Emergence & Convergence

Emergence & Convergence: An Online Guided Tour


Mittwoch, 9. September 2020, 18:00 - 18:55
Alle Termine werden in der Mitteleuropäischen Zeit (MEZ / UTC+1) angegeben.
Ars Electronica Voyages Channel

Dieser Text ist nur in englischer Sprache verfügbar.

PHI is thrilled to present an online guided tour of Emergence & Convergence, the PHI Centre’s current exhibition in Montreal. Emergence & Convergence is an invitation to immerse ourselves completely in the works. This exhibition investigates our humanity in relationship with our planet and all living beings. Following months of confinement, we are confronted with a chance to re-evaluate our values and consider how the future might reveal itself.

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Credit: Myriam Ménard



Canada, Hong Kong
Seeking Stillness, 2020 Video installation, 33 min
Presented with the support of Epson and the CALQ

A long-form immersive poem in five parts, via sounds and colours, where the audience can congregate for introspection and self-reflection. Seeking Stillness is inspired by Carlo Rovelli’s “thermal time hypothesis,” the Rothko Chapel and the transcendental experience of the artist’s long winter runs. Some claim that art galleries are the new cathedrals: a place visited to unwind in the era of hyperconnectivity. From this exceptionally visceral experience emanates a pursuit of solace, a meditative and therapeutic moment. This work includes stroboscopic effects that may not be suitable for people with epilepsy.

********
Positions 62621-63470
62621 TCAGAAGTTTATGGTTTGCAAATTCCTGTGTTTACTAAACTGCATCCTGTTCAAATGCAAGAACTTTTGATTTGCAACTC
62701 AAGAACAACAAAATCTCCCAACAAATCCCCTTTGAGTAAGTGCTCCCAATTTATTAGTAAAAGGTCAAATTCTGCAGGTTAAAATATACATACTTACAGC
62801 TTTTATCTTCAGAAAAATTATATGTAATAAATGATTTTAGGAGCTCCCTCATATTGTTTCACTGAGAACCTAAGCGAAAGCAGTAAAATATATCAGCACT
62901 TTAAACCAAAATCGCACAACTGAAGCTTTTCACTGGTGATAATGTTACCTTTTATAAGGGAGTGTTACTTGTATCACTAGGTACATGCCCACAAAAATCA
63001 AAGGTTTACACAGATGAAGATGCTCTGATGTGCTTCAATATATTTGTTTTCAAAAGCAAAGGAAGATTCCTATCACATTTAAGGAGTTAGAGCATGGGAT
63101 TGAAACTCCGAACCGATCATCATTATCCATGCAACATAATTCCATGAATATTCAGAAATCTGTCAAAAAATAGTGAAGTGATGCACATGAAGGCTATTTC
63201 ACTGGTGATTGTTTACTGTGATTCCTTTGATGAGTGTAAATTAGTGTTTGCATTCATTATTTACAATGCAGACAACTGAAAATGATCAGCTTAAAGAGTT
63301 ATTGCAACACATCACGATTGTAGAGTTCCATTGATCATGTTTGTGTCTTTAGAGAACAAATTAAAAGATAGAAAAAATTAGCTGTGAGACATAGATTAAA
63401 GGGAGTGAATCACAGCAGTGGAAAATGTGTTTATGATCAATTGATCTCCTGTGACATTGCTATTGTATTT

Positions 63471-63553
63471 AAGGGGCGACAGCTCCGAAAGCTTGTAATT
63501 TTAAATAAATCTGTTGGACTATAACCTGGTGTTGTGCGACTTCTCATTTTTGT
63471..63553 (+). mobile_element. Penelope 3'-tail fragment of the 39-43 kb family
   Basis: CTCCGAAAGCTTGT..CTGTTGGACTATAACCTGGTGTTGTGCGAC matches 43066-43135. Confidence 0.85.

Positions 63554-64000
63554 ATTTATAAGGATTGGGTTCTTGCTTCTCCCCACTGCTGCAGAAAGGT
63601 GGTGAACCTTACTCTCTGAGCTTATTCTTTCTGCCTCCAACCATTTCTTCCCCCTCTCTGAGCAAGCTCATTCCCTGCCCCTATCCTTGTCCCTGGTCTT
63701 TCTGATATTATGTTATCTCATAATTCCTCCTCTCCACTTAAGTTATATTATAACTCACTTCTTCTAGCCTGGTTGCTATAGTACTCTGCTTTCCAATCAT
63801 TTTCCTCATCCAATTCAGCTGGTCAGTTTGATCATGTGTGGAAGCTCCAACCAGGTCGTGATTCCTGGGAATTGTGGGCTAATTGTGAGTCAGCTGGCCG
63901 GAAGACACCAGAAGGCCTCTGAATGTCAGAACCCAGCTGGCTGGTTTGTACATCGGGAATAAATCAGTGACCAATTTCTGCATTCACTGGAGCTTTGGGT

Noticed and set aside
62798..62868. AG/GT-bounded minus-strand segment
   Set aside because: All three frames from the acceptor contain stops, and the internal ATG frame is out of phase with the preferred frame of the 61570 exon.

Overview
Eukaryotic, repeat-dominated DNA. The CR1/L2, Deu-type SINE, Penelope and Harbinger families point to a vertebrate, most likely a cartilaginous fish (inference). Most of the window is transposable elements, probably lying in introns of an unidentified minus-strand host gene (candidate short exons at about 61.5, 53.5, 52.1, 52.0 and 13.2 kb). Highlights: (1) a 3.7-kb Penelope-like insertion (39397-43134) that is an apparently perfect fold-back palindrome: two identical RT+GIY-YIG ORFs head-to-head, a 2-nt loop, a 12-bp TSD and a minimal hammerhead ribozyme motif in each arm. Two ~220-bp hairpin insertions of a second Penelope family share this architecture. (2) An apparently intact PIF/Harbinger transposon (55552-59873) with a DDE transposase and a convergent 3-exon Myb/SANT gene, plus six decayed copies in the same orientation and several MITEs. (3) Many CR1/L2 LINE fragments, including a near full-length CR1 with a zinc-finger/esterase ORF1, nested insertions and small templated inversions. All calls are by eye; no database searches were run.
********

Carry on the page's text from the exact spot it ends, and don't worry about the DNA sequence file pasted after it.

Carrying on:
Credit: Myriam Ménard



Cité laboratoire, 2012–2018
Nébulosité, 2012
Vue en coupe; Cité laboratoire, 2012

Inspired by the futuristic predictions of the 1960s and 1970s, Cité laboratoire is an installation that possesses the attributes of various visions of green architecture in the prototype stage, where a city skyscraper is designed to be an autonomous and self-sustaining organism, featuring vegetation that makes us dream of a lost paradise. The installation is supported by a 3D drawing, which technically describes the establishment of different living and working areas, as well as by topographic photography of a cloudscape built in the studio. The ensemble of works offers a reflection on architecture as a framework that circumscribes and concentrates the attributes of the landscape.

Credit: Myriam Ménard



L’État des matières (corpus of works), 2017
Animations and digital prints

Between still life and abstract composition, L’État des matières is a corpus of works that explores the digital manipulation of representative samples of a place; in this case, plants taken from Montréal neighbourhoods and in a national park in England. The captured images suggest altered states of these organic materials. This creates a series of images and animations with a mystifying effect that acts like a breach in reality, revealing transfigured perspectives. On its passage from machine to material, the image is superimposed onto reality, integrating and creating unexpected visual conditions. L’État des matières demonstrates the fallibility of the binary and of the screen portraying the still lifes.

Credit: Myriam Ménard



Domestic Landscape: Eclipse, 2017
Video, 3 min 27 sec
Music by Andrea-Jane Cornell
Domestic Landscape, 2017
©Sabrina Ratté / ELLEPHANT